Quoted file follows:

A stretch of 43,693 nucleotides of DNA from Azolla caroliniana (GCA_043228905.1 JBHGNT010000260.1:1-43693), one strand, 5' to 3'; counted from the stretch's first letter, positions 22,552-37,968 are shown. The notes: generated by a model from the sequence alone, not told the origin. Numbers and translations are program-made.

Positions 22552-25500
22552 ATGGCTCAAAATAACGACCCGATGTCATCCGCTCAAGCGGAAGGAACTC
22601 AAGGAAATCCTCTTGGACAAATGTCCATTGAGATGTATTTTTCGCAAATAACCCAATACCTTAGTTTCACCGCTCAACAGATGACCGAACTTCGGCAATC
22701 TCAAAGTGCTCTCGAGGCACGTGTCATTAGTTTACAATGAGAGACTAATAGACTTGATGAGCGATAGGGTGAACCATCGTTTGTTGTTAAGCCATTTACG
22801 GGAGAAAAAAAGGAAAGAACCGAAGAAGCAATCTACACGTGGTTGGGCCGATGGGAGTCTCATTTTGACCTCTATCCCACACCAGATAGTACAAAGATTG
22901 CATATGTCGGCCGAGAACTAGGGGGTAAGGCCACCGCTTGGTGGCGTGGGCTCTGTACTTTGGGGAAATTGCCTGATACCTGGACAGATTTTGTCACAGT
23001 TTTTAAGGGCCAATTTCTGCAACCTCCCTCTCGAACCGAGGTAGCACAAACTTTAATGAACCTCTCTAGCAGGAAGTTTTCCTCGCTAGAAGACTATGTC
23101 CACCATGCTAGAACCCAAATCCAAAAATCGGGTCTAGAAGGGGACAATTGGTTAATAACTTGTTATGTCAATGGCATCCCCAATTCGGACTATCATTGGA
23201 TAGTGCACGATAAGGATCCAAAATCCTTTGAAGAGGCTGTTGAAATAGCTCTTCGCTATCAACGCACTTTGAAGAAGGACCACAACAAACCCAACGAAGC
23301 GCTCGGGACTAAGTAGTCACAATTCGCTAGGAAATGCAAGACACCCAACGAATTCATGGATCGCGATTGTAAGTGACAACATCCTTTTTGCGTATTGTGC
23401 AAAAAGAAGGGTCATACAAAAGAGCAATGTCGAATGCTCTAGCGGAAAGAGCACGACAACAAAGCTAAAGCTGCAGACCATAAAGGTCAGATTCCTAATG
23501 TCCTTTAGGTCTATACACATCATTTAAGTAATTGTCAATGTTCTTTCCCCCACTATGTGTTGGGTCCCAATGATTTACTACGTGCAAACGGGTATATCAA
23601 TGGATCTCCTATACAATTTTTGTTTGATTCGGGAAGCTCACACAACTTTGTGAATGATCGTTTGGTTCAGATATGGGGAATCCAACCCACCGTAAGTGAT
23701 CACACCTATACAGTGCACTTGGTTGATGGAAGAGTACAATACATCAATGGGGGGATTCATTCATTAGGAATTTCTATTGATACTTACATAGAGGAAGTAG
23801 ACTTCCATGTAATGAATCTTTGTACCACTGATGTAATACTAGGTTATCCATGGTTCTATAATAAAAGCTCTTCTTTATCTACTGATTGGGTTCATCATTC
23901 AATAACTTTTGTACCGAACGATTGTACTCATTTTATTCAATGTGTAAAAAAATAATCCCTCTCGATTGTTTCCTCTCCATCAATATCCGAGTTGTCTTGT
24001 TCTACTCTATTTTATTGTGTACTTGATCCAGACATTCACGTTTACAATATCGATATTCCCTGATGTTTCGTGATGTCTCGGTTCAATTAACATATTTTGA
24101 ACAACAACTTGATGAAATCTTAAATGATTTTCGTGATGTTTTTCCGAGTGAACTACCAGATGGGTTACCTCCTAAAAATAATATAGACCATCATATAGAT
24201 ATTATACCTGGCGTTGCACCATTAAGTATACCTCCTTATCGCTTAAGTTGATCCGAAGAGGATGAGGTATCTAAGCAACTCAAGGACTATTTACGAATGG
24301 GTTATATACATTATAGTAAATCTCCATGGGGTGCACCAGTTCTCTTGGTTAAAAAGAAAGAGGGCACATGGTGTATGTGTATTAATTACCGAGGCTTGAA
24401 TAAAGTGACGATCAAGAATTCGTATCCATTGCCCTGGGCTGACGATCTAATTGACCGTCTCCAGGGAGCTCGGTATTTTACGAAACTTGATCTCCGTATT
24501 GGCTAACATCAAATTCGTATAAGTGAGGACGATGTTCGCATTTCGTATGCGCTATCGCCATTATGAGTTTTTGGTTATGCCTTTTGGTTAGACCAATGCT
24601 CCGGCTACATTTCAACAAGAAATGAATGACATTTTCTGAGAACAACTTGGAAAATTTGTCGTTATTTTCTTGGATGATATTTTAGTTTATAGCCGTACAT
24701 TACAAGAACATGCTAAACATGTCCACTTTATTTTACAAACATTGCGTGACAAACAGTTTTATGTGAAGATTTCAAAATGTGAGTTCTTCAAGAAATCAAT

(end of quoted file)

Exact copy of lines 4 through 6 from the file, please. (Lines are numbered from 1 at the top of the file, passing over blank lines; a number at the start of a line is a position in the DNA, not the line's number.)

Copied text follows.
22601 AAGGAAATCCTCTTGGACAAATGTCCATTGAGATGTATTTTTCGCAAATAACCCAATACCTTAGTTTCACCGCTCAACAGATGACCGAACTTCGGCAATC
22701 TCAAAGTGCTCTCGAGGCACGTGTCATTAGTTTACAATGAGAGACTAATAGACTTGATGAGCGATAGGGTGAACCATCGTTTGTTGTTAAGCCATTTACG
22801 GGAGAAAAAAAGGAAAGAACCGAAGAAGCAATCTACACGTGGTTGGGCCGATGGGAGTCTCATTTTGACCTCTATCCCACACCAGATAGTACAAAGATTG